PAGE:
40 years, the major hurdle still remains, developing the.agriculture of

the developing countries.

Farming systems research may help solve some of the problems which

need to be corrected if agriculture is going to improve in the developing

world. FSR recognized that the problems are social, political and tech-

nological and all three areas must be addressed if progress is to be made.

5. What other disciplines are needed to carry out better research?

Plant breeding has always leaned heavily on other disciplines to

formulate breeding programs. The disciplines in the plant sciences

(entomology, pathology) have been the most important but many programs

include other disciplines (chemistry, nutrition, ag engineering, etc.).

The economists and sociologists/anthropologists have not been heavily

involved in program development but they do get involved in program

evaluation. The social scientists are needed to help understand the

farmer. How will he accept technological change?

The marketing of agricultural products is a major problem to increased

food production. Incentives are also needed to encourage the farmer to

produce more.

Farming systems research and interdisciplinary research are often

used together. The Nobel Laureate Theodore Schultz called interdiscipli-

nary research as "weak on theory and soft in the quality of research which

gets done." Interdisciplinary research may be difficult to manage but

interdisciplinary communication can function as the needed ingredient to

combine the knowledge of the different fields which are needed to solve

our agricultural problems.







Bibliography


1. Brady, N.C. 1979. The Role of Agronomists in International Agricultural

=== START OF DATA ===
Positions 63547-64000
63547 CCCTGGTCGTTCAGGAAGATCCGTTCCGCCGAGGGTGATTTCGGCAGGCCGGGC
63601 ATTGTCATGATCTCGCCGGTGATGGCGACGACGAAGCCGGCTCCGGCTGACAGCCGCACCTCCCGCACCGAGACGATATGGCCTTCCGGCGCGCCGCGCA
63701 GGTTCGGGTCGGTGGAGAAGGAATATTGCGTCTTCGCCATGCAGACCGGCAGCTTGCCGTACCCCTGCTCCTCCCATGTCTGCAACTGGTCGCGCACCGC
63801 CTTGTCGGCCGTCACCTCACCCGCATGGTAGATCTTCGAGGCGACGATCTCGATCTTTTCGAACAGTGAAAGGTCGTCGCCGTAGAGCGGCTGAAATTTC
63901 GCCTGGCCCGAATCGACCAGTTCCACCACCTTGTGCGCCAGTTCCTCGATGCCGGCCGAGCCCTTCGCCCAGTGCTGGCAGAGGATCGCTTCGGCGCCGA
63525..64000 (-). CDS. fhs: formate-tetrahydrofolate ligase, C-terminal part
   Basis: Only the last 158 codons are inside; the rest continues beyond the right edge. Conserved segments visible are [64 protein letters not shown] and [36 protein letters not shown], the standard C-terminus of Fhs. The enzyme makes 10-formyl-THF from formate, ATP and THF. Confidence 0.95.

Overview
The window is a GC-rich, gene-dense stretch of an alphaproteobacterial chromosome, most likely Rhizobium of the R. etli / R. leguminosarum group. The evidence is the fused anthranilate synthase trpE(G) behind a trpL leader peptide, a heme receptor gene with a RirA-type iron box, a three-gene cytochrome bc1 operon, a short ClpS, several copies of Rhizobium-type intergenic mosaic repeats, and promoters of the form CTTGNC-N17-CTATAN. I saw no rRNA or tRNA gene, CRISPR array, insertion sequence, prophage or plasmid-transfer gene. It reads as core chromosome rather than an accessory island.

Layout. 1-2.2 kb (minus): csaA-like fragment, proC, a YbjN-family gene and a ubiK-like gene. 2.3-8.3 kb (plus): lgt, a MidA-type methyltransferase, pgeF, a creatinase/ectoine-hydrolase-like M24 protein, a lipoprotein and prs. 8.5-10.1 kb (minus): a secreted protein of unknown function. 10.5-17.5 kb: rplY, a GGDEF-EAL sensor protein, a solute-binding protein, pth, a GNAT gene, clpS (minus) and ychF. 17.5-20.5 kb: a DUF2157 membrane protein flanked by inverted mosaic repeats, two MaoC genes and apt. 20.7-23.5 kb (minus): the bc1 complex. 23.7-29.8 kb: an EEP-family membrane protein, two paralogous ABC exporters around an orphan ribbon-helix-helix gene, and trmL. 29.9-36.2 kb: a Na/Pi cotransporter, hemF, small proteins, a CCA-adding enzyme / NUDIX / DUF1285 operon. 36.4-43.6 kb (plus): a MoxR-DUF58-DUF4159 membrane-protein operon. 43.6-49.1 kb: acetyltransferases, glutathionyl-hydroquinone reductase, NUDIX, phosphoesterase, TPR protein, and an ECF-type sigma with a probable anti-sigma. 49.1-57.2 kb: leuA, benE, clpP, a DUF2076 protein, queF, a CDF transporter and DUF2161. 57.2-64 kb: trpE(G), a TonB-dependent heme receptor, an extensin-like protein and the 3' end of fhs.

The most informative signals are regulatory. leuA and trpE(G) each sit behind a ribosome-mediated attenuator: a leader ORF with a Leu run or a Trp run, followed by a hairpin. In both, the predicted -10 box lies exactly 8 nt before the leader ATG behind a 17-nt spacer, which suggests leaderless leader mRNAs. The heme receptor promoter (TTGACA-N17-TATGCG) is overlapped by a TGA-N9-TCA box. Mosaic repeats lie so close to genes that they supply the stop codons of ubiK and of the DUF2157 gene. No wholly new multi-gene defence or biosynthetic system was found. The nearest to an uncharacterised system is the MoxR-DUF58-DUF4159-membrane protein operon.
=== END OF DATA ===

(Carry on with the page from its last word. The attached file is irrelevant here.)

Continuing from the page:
Development." Agronomists and Food: Contributions and Challenges.

Amer. Soc. of Agronomy.

2. CIAT, Annual Report. 1975. Call, Columbia.

3. Coyne, Dermot P. 1980. "Modification of Plant Architecture and Crop

Yield by Breeding." Hort. Science Vol. 15(3).

4. Evans, L.T. 1980. "The Natural History of Crop Yield." American Scien-

tist Vol. 68(4) pp. 388-397.

5. Everson, R.E. 1974. "The Green Revolution in Recent Development Experience."

Am. J. Agric. Econ. 56(2):387-394.

6. Fernando, G.W.E. 1978. Sri Lanka Cropping Systems Program Update 1978.

(Mimeo).

7. Herdt, Robert W. and Randolph Barker. 1979. "Sources of Growth in Asian

Food Production and an Approach to Identification of Constraining

Factors." Interfaces Between Agriculture, Nutrition and Food

Science, pp. 21-45, IRRI.

8. Hildebrand, P.E. 1976. "Multiple Cropping Systems are Dollars and 'Sense'

Agronomy," in Multiple Cropping. American Society of Agronomy Special

Publication Number 27. Madison, Wisconsin: American Society of

Agronomy.

9. Harwood, Richard R. 1979. Small Farm Development: Understanding and

Improving Farming Systems in the Humid Tropics. Boulder, Colorado:

Westview Press.

10. ICRISAT, Annual Report. 1973-74. Hyderabad, India.

11. IITA, Annual Report. 1975. Ibadan, Nigeria.

12. IRRI, Annual Report. 1978. Los Banos, Philippines.







13. Johnson, Richard R. "How High Can Yields Go?" Crops & Soils Magazine.

Aug-Sept. 1980.

14. Ruttan, Vernon W. 1977. "The Green Revolution: Seven Generalizations."

International Development Review 19(4).

15. Ruttan, Vernon. 1980. "How the World Feeds Itself." Sept/Oct Society.

16. Schultz, Theodore W., The Economics of Research and Agricultural Produc-

tivity. Paper presented at the Seminar on Socio-Economic Aspects of

Agricultural Research in Developing Countries, May 7 to 11, 1978,

Santiago, Chile.

17. The Global 2000 Report to the President. A report prepared by the council

on environmental quality and the department of state. Gerald 0.

Barney, study director, Washington, DC, 1980.

18. Zandstra, H.G. Experiences of IRRI in "Farm Testing" of Rice Technology.

Paper presented at the symposium on "Agricultural Research and Educa-

tion Systems for Development," sponsored by ICAR-IFARD. Sept. 1979,

New Dehli, India.